Quackery, pseudoscience, scams, and more…


FSM Friends news & articles

Indian doctors fight against quackery: “There is already a massive problem of medical pseudoscience in India. This bill would legitimize all of it, give it regulatory and educational power, and set back the cause of science-based medicine in India indefinitely.” With a doctor shortage, Indian policymakers are considering allowing ayurevedic, naturopathic and other ‘alternative’ practitioners to function as primary health care providers after a short bridging course (perhaps as short as 3 months).

By regulating homeopathic remedies, FDA holds ‘modern-day snake oil salesmen accountable’: Homeopathic remedies, unlike most medical therapies, have never been effectively regulated by the Food and Drug Administration (FDA)—until now. On December 18, 2017,  FDA officials announced plans to limit the sale of certain homeopathic products. Specifically, products that contain dangerous ingredients, products administered by unusual routes, such as injection, products claiming to treat life-threatening conditions, and products for vulnerable populations, such as infants, children, the elderly, and pregnant women.

Top ten signs your detox may be a scam: “There’s a reason we fall for the marketing of detoxification — we seem hardwired to believe we need it. Purification rituals date back to the earliest reaches of recorded history. The idea that we’re somehow poisoning ourselves and we need to atone for our sins seems to be a part of human nature. Popular ideas of detoxification and cleansing have no basis in reality. There’s no published evidence to suggest that detox treatments, kits or rituals have any effect on our body’s ability to eliminate waste products effectively. “Detox” focuses attention on irrelevant issues, giving the impression that you can undo lifestyle decisions with quick fixes. Improved health isn’t found in a box of herbs, a bottle of homeopathy, or a bag of coffee flushed into your rectum. The lifestyle implications of a poor diet, lack of exercise, smoking, lack of sleep, and alcohol or drug use cannot simply be flushed or purged away. Our kidneys and liver don’t need a detox treatment. If anyone suggests a detox or cleanse to you, remember that you’re hearing a marketing pitch for an imaginary condition.”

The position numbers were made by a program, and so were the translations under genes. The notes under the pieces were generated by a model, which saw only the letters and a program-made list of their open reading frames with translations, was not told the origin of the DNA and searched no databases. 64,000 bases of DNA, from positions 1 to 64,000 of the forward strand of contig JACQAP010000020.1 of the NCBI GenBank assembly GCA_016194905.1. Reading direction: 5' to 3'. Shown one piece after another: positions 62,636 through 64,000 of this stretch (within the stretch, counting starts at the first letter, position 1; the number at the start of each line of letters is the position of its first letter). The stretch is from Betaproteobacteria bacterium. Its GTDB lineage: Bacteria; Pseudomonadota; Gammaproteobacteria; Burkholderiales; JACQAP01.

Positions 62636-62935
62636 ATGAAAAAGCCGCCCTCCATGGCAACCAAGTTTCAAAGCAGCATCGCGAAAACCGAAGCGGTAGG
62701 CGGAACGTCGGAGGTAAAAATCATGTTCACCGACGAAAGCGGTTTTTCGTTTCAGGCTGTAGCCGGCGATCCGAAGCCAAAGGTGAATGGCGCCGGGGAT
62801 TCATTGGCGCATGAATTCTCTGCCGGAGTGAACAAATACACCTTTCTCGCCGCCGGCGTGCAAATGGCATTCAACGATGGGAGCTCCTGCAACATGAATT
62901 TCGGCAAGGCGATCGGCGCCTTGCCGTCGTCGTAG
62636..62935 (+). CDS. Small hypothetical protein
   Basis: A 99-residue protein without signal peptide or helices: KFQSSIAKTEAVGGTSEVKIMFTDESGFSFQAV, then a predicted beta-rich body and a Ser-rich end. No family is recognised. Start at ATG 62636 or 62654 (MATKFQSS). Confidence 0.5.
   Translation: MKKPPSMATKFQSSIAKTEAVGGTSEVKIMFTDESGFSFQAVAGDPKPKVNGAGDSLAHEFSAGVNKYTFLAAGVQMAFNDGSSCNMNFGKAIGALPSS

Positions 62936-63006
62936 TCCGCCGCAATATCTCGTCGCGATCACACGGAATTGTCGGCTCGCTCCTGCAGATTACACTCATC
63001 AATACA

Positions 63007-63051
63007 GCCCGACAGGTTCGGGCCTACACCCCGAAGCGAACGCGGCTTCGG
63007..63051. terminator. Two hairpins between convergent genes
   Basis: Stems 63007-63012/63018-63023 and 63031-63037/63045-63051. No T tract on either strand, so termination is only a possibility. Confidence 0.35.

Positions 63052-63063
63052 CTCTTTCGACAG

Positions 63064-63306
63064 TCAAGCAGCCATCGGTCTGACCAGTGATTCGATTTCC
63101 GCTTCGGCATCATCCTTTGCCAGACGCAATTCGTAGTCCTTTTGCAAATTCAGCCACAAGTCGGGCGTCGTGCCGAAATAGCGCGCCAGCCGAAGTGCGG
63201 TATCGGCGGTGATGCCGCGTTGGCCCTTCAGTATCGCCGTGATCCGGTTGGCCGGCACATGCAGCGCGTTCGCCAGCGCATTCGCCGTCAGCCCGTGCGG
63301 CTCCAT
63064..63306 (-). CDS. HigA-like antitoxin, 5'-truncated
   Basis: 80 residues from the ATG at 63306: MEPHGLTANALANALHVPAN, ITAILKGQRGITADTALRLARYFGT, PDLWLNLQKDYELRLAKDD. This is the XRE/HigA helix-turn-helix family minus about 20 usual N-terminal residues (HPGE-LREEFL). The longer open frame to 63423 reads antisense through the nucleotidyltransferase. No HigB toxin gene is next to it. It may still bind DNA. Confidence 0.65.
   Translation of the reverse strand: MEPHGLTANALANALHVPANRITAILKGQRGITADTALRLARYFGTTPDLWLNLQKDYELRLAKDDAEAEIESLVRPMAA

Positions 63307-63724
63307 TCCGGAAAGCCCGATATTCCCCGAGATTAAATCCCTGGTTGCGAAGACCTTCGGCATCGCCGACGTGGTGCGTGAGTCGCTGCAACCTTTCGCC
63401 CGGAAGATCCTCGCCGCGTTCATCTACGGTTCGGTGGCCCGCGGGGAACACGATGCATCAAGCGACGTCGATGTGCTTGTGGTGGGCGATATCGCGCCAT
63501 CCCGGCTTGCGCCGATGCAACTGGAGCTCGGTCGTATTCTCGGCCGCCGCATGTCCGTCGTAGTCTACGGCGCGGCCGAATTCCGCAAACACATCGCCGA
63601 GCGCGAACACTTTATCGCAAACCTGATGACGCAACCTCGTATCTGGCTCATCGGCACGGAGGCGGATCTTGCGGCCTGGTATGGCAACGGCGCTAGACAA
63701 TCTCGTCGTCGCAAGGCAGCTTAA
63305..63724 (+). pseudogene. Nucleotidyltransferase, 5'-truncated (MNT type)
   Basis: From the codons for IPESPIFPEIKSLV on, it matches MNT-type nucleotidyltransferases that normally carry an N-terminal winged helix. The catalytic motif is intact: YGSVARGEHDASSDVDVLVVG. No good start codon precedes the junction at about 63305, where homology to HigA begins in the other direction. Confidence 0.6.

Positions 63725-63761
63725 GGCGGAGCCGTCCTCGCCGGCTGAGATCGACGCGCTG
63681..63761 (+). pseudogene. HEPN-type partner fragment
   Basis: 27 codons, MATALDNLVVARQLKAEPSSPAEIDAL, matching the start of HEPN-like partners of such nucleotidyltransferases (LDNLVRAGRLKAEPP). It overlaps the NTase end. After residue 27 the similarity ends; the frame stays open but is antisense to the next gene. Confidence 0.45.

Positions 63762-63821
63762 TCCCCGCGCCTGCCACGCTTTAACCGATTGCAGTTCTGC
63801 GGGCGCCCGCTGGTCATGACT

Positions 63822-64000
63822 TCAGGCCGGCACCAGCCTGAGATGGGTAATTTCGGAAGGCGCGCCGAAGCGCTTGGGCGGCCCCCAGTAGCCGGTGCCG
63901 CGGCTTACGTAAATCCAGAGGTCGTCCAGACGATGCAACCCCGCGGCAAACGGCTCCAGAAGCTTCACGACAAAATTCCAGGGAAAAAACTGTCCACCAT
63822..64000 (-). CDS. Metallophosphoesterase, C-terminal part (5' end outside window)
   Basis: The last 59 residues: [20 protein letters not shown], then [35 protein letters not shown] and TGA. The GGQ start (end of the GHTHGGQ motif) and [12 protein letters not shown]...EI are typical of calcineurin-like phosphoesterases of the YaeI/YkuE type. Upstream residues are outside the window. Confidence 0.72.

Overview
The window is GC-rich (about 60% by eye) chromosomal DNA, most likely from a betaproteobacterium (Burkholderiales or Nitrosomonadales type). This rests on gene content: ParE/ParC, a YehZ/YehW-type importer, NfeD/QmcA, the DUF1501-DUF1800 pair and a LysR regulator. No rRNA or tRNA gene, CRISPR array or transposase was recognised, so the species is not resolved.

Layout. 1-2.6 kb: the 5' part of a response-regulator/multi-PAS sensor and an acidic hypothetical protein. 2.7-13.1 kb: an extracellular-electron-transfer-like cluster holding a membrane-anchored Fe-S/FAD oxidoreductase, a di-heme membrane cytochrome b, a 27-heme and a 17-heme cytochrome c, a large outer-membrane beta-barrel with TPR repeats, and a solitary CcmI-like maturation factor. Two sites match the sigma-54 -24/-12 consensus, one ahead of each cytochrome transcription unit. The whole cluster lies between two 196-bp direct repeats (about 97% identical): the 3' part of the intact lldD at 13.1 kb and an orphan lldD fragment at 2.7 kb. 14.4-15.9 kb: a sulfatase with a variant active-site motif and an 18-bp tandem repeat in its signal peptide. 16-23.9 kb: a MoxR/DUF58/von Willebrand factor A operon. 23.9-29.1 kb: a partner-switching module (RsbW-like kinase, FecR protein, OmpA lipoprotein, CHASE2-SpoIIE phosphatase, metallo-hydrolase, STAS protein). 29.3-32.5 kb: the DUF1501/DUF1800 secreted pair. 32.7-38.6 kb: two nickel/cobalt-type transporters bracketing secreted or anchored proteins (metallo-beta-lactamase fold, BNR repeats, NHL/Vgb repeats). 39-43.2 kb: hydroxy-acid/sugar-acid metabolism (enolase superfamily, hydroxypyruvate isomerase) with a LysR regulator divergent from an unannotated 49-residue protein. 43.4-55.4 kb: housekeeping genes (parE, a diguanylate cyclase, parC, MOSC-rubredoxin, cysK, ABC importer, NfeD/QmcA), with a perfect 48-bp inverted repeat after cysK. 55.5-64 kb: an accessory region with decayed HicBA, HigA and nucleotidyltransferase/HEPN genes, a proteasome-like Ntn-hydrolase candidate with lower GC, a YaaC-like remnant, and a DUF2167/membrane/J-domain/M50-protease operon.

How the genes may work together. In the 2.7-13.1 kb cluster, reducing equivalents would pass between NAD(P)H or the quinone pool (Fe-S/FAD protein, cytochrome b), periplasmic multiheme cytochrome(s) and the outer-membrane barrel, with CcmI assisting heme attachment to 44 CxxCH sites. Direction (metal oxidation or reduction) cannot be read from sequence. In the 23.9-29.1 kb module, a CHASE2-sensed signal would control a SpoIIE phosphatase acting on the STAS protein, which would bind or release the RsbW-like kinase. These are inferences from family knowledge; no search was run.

General news

Completely idiotic things anti-vaccination celebrities have said over the years: There are a lot of opinions when it comes to vaccines — and this is especially true in the celebrity world. The safety of vaccines was first publicly questioned by gastroenterologist Andrew Wakefield, who went on to publish research suggesting the connection between vaccines and autism. His research has since been debunked. Many, however, still consider these life-saving immunizations unsafe. This article is about what the celebs who speak out against vaccines have to say.

Religion is no excuse for anti-vax nonsense: “It is right to withhold taxpayer funded benefits when those decisions threaten public health. Anti-vaxxers who say they are entitled to do — and receive — whatever they please, and who plead religious freedom to justify their choices, are making a mockery of the hard-won freedoms enjoyed by the rest of us.”

How to counter the Circus of Pseudoscience: “In the face of this circus, we doctors must hold tight to evidence. We must hold tight to our doubt, our knowledge of our fallibility as individuals and as a profession, knowing that humility is a strength, not a weakness. But we must also as a profession engage in the public conversations about health, including on social media, along with our colleagues in allied health fields. If we do not, the discussion will be dominated by the passionately uninformed, who build trust only to sell false cures. And we must listen to patients, as we are taught to do, showing care and understanding. We must take on the difficult challenge of inspiring and motivating with the truth”.